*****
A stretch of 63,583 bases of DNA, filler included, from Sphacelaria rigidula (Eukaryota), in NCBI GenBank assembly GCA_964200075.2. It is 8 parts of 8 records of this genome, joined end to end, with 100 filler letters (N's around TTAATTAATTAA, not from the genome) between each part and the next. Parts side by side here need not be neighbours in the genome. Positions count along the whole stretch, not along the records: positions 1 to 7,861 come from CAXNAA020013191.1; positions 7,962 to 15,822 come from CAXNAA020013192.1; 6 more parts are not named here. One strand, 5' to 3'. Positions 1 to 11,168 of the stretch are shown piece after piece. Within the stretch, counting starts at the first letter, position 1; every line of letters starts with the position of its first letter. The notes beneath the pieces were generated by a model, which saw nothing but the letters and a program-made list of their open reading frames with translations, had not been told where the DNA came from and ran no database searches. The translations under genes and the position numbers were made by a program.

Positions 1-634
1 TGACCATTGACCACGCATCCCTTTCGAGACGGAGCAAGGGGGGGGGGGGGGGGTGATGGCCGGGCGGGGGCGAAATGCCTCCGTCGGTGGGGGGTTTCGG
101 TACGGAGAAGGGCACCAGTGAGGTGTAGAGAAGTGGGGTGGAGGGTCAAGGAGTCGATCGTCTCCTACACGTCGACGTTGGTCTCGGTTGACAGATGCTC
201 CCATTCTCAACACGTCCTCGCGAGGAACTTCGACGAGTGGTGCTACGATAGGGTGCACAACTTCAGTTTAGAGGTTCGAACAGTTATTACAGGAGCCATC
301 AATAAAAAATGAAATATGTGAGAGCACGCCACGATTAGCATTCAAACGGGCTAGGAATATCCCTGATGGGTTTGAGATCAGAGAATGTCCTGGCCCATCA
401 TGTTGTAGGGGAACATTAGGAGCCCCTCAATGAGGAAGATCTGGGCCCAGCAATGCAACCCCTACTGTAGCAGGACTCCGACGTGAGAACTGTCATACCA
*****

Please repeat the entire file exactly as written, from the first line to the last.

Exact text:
A stretch of 63,583 bases of DNA, filler included, from Sphacelaria rigidula (Eukaryota), in NCBI GenBank assembly GCA_964200075.2. It is 8 parts of 8 records of this genome, joined end to end, with 100 filler letters (N's around TTAATTAATTAA, not from the genome) between each part and the next. Parts side by side here need not be neighbours in the genome. Positions count along the whole stretch, not along the records: positions 1 to 7,861 come from CAXNAA020013191.1; positions 7,962 to 15,822 come from CAXNAA020013192.1; 6 more parts are not named here. One strand, 5' to 3'. Positions 1 to 11,168 of the stretch are shown piece after piece. Within the stretch, counting starts at the first letter, position 1; every line of letters starts with the position of its first letter. The notes beneath the pieces were generated by a model, which saw nothing but the letters and a program-made list of their open reading frames with translations, had not been told where the DNA came from and ran no database searches. The translations under genes and the position numbers were made by a program.

Positions 1-634
1 TGACCATTGACCACGCATCCCTTTCGAGACGGAGCAAGGGGGGGGGGGGGGGGTGATGGCCGGGCGGGGGCGAAATGCCTCCGTCGGTGGGGGGTTTCGG
101 TACGGAGAAGGGCACCAGTGAGGTGTAGAGAAGTGGGGTGGAGGGTCAAGGAGTCGATCGTCTCCTACACGTCGACGTTGGTCTCGGTTGACAGATGCTC
201 CCATTCTCAACACGTCCTCGCGAGGAACTTCGACGAGTGGTGCTACGATAGGGTGCACAACTTCAGTTTAGAGGTTCGAACAGTTATTACAGGAGCCATC
301 AATAAAAAATGAAATATGTGAGAGCACGCCACGATTAGCATTCAAACGGGCTAGGAATATCCCTGATGGGTTTGAGATCAGAGAATGTCCTGGCCCATCA
401 TGTTGTAGGGGAACATTAGGAGCCCCTCAATGAGGAAGATCTGGGCCCAGCAATGCAACCCCTACTGTAGCAGGACTCCGACGTGAGAACTGTCATACCA